now, if i want to collaborate with wildcat, i may want to know what they’ve done in the past. and i’m not talking about seeing their resume, which is easily falsified/spun to one’s favor, since we get to create it. i want to see metrics of past performance and level of cohesion within group dynamics and so forth. this doesn’t really exist yet. those metrics would be a combination of quantitative results that were established as a result of their contribution to the project, as well as the softer qualitative metrics of rank by peers, testimonial of their work ethic and personality and ability to mesh with others, and some kind of a vouching system.
that of course leads to me needing further context of ‘who are these people who are vouching for wildcat?’ so now i need identity information about them as well so i can use that to judge the quality of the evaluation of wildcat’s performance/behavior/personality.
now, if i want to exchange monetary value with wildcat, or simply transfer funds, that really just requires a secure channel for the transaction to occur. i don’t really need to know who wildcat is, i just need to know how to send them money.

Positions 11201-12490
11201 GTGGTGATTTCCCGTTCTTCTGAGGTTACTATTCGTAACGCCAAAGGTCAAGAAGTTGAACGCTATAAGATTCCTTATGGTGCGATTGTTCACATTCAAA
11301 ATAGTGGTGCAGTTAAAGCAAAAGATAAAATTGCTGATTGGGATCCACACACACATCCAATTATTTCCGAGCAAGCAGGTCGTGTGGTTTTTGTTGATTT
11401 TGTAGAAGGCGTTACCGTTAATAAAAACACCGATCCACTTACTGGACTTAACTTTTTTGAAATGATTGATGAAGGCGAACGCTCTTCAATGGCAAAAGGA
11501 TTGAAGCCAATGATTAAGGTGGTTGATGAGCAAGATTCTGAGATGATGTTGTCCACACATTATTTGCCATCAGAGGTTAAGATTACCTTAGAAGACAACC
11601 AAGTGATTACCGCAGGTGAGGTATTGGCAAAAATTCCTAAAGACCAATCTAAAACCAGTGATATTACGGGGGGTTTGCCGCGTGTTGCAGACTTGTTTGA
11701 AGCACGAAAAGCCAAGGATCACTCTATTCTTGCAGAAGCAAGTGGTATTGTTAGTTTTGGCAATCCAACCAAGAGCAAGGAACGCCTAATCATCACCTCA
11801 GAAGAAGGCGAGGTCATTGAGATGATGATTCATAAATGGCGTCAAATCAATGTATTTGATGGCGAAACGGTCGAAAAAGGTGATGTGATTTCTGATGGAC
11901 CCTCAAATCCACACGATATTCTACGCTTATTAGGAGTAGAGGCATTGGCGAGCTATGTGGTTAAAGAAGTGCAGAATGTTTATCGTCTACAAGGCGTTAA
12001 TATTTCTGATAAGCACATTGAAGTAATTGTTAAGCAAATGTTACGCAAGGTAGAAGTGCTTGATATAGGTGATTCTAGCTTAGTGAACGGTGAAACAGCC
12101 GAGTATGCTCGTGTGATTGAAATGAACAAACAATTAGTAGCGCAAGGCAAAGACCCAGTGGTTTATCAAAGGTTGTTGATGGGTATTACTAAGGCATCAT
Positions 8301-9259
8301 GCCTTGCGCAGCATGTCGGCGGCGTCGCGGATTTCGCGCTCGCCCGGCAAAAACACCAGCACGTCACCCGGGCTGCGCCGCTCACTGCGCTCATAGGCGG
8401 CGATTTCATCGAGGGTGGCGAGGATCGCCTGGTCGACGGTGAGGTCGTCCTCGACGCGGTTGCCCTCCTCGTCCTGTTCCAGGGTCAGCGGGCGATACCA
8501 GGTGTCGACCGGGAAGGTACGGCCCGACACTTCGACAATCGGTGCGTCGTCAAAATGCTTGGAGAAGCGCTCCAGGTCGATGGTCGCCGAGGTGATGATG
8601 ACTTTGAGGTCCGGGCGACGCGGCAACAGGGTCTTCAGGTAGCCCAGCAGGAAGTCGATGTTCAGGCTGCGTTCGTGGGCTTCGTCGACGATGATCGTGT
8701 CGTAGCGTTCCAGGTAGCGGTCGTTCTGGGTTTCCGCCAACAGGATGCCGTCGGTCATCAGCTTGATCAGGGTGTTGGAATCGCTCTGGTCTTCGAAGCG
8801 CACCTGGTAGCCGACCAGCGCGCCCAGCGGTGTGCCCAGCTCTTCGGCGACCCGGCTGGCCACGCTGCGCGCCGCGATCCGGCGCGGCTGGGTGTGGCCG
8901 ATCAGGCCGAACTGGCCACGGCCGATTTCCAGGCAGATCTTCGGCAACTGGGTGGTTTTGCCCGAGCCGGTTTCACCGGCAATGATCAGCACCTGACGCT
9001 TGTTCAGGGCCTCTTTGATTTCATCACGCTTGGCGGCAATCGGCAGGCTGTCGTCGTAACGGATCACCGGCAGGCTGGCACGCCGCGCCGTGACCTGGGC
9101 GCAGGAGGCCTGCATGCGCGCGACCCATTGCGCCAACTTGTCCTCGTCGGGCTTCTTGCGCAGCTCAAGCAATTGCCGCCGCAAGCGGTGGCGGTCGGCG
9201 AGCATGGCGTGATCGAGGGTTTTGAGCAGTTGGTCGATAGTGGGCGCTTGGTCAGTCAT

if we’re talking about exchanging non-monetary value, or other types of currencies, it becomes more complex again because we need a way to make apparent/tangible some kind of information of how those things are weighted. i think this is the big challenge we’re facing now as value is being generated more in intangibles, knowledge capital, digital goods, skills/capabilities, expertise, etc. it’s easy to say ‘this physical shoe is worth $60, and you make the transaction. done.’ it’s harder to say, ‘instead of using the tool of Dollars in order to exchange value, let’s cut that part out of the equation and have direct peer to peer value exchange without 3rd party intermediation. so i’ll give you 2 hours of consulting time, and you introduce me to that person within your network that i really need to know so that i can accelerate the pursuit of my initiatives.’
how do we weigh that transaction?